Individual services to support job search in the Nordic labour market service model
The reform would give unemployed jobseekers quicker and more intensive support for their job search. The Government submitted a proposal on the Nordic labour market service model to Parliament on 7 October 2021. The changes are intended to take effect in May 2022.
“The Nordic labour market service model is one of the Government’s measures to reform jobseeker services. Research shows that individual and effective services shorten periods of unemployment. Until now, Finland has lagged behind the other Nordic countries in terms of the quantity and quality of employment services. We will correct this now,” says Minister of Employment Tuula Haatainen.
The Nordic labour market service model is estimated to increase employment by about 9,500–10,000 people. The impact on employment would be fully achieved from the beginning of 2025.
In particular, the discussions organised every two weeks at the start of the job search are expected to support employment. Based on research, regular interaction with jobseekers, active employment services and job search monitoring will shorten the periods of unemployment.
In order to enable individual services, the Government will increase the resources of TE Offices and municipalities by EUR 70 million. With this money, they will recruit about 1,200 new specialists.
Quick and intensive support for job search
In the Nordic labour market service model, the first meeting between a jobseeker and a specialist would take place within five working days of the start of job search. After this, jobseekers would receive more intensive support for their job search than currently. In the early stages of job search, the jobseeker would meet a specialist from the TE Office or the participating municipality every two weeks.
During the meetings, the jobseekers’ need for services, their skills and ability to look for work would be individually assessed. If the skills to look for work or to be employed were found to be lacking, the jobseeker would get access to services quicker.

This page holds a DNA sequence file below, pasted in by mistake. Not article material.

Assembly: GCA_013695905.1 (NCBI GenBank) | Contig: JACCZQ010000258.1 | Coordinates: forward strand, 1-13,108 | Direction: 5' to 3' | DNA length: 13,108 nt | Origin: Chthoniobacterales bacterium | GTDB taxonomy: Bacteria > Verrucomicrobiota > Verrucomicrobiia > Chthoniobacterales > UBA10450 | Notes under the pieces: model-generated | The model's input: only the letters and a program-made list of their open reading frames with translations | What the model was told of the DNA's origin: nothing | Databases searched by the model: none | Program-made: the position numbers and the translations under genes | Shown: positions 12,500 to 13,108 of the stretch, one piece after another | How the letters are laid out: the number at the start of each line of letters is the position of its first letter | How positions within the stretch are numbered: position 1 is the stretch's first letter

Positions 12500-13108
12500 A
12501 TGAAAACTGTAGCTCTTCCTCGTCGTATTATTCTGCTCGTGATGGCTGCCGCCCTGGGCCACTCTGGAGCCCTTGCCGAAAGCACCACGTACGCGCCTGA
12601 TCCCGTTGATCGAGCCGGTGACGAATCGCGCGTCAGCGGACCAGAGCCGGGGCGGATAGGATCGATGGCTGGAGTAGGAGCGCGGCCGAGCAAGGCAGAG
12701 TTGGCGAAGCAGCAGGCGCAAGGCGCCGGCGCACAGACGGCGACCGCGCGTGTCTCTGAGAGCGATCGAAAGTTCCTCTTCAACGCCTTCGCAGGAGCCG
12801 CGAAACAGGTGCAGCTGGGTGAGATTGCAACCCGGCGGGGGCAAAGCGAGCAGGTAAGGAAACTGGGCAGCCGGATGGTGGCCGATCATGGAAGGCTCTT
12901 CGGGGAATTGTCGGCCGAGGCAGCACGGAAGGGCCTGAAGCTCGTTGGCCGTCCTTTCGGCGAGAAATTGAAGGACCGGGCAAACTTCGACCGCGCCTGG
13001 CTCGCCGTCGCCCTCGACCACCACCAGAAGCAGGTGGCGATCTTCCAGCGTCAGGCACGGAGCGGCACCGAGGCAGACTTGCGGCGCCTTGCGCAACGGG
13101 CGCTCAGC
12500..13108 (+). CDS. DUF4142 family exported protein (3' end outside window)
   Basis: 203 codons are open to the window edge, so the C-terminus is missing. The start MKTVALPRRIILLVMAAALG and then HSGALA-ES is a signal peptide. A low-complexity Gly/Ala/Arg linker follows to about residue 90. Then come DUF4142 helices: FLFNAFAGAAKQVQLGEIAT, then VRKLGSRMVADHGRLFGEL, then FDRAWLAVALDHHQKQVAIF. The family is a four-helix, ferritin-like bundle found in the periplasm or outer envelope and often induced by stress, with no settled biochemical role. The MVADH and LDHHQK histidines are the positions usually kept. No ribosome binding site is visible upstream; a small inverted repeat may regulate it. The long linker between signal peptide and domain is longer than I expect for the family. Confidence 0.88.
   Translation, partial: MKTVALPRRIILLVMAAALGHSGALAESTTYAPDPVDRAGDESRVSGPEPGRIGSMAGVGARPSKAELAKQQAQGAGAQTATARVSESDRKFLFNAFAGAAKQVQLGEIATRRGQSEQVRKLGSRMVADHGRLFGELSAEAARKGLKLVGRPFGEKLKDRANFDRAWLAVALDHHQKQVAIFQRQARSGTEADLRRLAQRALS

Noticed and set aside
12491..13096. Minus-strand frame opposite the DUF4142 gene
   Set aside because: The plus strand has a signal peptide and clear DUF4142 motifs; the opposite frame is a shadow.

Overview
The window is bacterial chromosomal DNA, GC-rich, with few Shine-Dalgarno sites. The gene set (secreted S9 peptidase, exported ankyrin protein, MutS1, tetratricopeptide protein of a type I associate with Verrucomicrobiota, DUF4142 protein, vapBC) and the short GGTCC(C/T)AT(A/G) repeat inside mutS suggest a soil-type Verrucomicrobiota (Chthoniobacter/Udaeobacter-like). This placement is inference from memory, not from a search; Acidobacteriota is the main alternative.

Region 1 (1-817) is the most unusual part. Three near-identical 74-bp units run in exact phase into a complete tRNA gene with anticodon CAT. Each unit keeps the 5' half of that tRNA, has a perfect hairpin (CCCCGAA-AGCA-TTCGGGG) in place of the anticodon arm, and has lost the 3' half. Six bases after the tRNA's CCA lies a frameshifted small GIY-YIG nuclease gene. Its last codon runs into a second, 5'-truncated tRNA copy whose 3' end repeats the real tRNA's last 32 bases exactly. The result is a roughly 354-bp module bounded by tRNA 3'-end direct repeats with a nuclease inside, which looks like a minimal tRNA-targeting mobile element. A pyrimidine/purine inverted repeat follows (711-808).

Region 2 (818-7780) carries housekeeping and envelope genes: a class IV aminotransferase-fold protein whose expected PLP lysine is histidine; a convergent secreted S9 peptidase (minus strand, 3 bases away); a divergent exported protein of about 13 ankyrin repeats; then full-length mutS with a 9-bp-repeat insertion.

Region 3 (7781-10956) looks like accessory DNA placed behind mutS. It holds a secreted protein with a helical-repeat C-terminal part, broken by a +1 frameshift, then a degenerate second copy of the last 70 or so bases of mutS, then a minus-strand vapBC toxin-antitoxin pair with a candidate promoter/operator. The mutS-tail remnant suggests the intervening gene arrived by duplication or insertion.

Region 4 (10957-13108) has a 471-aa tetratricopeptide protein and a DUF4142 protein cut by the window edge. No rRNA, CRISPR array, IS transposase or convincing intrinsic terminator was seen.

If there was no need to improve these skills, the jobseeker would have to apply for four jobs per month. However, exceptions could be made, for example, if the jobseeker’s working capacity had deteriorated or there were only few vacancies available in the area.
Modern job search instead of purposeless applications
Jobseekers would still have to apply for work in order to receive unemployment benefits, but they could influence their job search more. In principle, jobseekers would select the job opportunities they apply for, but a specialist would support jobseekers in finding suitable jobs. As a rule, jobseekers would report on their job search through an online service.
For example, submitting a job application for a vacancy or submitting an open job application to a company that is not actively hiring would be considered applying for a job. Jobseekers should apply for jobs they could reasonably assume to get.
Reasonable sanctions for failing to apply for jobs
Looking for work has always been a precondition for receiving unemployment benefit. Currently, failure by a jobseeker to apply for a job offered to them results in a temporary loss of unemployment benefit, i.e. a sanction. These consequences have been considered unreasonable.
In the Nordic labour market service model, the sanctions for failing to apply for work would become more reasonable. A jobseeker would receive a reminder in the first case of forgetfulness or neglect. In addition, the periods of sanction when the unemployment benefits are not paid would be staggered and shortened.
Iiris Niinikoski, Special Adviser to the Minister of Employment, tel. +358 295 047 372
Timo Meling, Senior Ministerial Adviser, Ministry of Economic Affairs and Employment, tel. +358 295 049 084 (unemployment security)
Ahti Avikainen, Senior Specialist, Ministry of Economic Affairs and Employment, tel. +358 295 047 980 (TE Services)